MARCH 11, 1971.
ORAL BETHARD, PETITIONER-APPELLEE,
LOYD MINK, RESPONDENT-APPELLANT.
APPEAL from the Circuit Court of Pike County; the Hon. JOHN T.
REARDON, Judge, presiding.
MR. PRESIDING JUSTICE SMITH DELIVERED THE OPINION OF THE COURT:
This is an appeal by the respondent from an interlocutory order of the circuit court denying his motion to dismiss the petition filed in an election contest. Under Supreme Court Rule 308, Ill. Rev. Stat. 1969, ch. 110A, par. 308, the court found in its order that such order involved a question of law as to which there was substantial basis for difference of opinion and that an immediate appeal from the order would materially advance the ultimate determination of the litigation. The two issues presented are (1) whether the language of Ill. Rev. Stat. 1969, ch. 46, par. 23-30, providing that "copies of such petition shall be delivered by mail to each proper clerk * * * who is custodian of any ballots involved in the contest" is directory or mandatory and (2) whether the trial court erred in permitting the county clerk of Pike County to file a receipt acknowledging receipt of a copy of the petition on the 76th day after the vote was canvassed and indicating in such receipt that the ballots had not been destroyed. We affirm the order of the trial court.
From the briefs of the respective parties, it is clear that there is no controverted question of fact. The petitioner filed his petition to contest the election on November 20, 1970. On December 22, the respondent filed a motion to dismiss the petition for the reason "that petitioner has not followed prescribed stautory requirements granting him the right to contest the election in order to confer jurisdiction upon the court". The motion was heard on January 18, 1971. In support of his motion to dismiss, the respondent contended that the petitioner had not properly invoked the jurisdiction of the court in the election contest for the reason that he had failed to file with the county clerk a copy of his petition as required by par. 23-20 of the statute. The petitioner claimed surprise and asserted that for the first time he had learned the basis for respondent's motion. The cause was continued for one week. On January 19, the petitioner filed a copy of his petition with the county clerk, together with a receipt of the county clerk and his affidavit that the ballots were still in existence.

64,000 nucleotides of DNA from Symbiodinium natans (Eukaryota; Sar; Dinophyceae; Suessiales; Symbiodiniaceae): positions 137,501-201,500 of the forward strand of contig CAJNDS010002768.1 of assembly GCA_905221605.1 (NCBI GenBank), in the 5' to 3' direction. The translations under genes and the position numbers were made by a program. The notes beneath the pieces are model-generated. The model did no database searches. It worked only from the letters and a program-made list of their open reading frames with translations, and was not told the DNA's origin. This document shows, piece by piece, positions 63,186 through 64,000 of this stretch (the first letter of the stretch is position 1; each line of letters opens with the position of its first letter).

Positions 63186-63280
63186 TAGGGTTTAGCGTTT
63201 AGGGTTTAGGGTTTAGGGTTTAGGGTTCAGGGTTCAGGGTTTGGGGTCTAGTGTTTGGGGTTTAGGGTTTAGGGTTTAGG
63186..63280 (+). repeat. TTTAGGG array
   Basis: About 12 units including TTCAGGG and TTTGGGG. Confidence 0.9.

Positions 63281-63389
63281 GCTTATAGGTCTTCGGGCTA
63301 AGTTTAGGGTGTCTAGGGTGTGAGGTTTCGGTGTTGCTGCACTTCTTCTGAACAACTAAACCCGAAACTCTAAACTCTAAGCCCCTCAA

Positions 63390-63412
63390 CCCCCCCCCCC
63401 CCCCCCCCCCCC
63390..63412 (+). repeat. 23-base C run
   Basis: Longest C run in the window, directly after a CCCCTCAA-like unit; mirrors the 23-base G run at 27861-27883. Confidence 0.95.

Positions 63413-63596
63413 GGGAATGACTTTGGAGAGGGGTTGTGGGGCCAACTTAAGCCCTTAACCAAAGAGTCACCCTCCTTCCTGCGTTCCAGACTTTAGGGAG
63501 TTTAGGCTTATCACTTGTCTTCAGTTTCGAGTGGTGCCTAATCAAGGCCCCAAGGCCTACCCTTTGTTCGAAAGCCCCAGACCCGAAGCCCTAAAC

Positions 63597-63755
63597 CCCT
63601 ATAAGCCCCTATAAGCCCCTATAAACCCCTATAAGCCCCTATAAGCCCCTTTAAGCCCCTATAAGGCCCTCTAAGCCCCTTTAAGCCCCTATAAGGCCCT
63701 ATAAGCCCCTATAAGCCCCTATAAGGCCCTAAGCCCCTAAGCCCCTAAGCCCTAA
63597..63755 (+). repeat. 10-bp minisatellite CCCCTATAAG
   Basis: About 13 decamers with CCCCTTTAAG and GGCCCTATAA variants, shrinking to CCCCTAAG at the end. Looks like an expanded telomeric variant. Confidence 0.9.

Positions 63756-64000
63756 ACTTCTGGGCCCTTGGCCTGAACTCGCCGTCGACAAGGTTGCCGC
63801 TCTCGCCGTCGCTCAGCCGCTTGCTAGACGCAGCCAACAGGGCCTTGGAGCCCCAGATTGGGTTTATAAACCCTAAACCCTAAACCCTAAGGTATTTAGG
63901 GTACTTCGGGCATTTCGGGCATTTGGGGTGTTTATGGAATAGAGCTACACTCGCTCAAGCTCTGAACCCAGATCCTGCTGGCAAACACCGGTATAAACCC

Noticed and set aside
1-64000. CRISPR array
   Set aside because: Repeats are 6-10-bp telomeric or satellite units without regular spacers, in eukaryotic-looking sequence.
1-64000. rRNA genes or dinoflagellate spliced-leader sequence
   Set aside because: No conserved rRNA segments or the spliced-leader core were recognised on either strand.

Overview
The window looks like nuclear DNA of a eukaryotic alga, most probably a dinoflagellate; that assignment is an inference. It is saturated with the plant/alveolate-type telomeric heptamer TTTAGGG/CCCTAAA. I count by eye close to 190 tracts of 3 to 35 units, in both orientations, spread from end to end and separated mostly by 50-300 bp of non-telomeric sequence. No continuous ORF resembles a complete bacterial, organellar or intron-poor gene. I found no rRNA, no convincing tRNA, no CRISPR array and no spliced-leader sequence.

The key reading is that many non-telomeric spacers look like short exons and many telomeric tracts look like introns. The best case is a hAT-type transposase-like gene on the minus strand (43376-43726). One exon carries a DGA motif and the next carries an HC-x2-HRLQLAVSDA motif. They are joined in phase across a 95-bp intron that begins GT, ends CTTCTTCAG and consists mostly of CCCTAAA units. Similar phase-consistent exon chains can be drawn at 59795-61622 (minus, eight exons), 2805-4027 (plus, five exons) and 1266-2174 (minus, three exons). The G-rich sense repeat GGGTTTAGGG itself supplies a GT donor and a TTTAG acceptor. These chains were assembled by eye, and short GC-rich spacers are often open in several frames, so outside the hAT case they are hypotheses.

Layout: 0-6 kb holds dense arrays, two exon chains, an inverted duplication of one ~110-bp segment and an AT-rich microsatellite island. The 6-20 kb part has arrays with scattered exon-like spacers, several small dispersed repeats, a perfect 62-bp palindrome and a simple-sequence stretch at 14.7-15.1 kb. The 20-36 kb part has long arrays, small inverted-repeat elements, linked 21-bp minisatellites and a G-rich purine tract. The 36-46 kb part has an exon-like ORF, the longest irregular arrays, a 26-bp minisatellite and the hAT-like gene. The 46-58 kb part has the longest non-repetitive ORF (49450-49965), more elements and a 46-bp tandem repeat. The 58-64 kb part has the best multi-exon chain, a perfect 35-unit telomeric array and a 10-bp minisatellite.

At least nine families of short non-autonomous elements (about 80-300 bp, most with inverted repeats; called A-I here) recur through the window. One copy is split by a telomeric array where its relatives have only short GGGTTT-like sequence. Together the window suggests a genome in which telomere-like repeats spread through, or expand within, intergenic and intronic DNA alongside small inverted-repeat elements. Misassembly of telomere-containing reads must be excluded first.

• 1-3 This record discloses that respondent's motion was basically inadequate in that it failed to show on its face the specific defects complained of as required by the plain mandate of CPA, par. 45, which states: "The motion shall point out specifically the defects complained of * * *" (Ill. Rev. Stat. 1969, ch. 110, par. 45; Markovits v. Markovits, 2 Ill.2d 303, 118 N.E.2d 255; Zanbetiz v. Trans World Airlines, Inc., 72 Ill. App.2d 192, 219 N.E.2d 98.) The petitioner filed no motion to strike the pleading or otherwise preserve any objections to its form or its sufficiency and we therefore cannot pass on the issue on appeal. (Till v. Till, 87 Ill. App.2d 358, 231 N.E.2d 641.) We feel constrained, however, to state that had the specific objection to the petition been made in the motion on December 22 it would have been within the 60 days required by statute for the clerk to retain the ballots and before the ballots could have been legally destroyed and a copy of the petition might well have been filed within the 60 days. The purpose of pleadings is to present specific issues of triable facts. This motion on its face is a return to the now decadent general demurrer.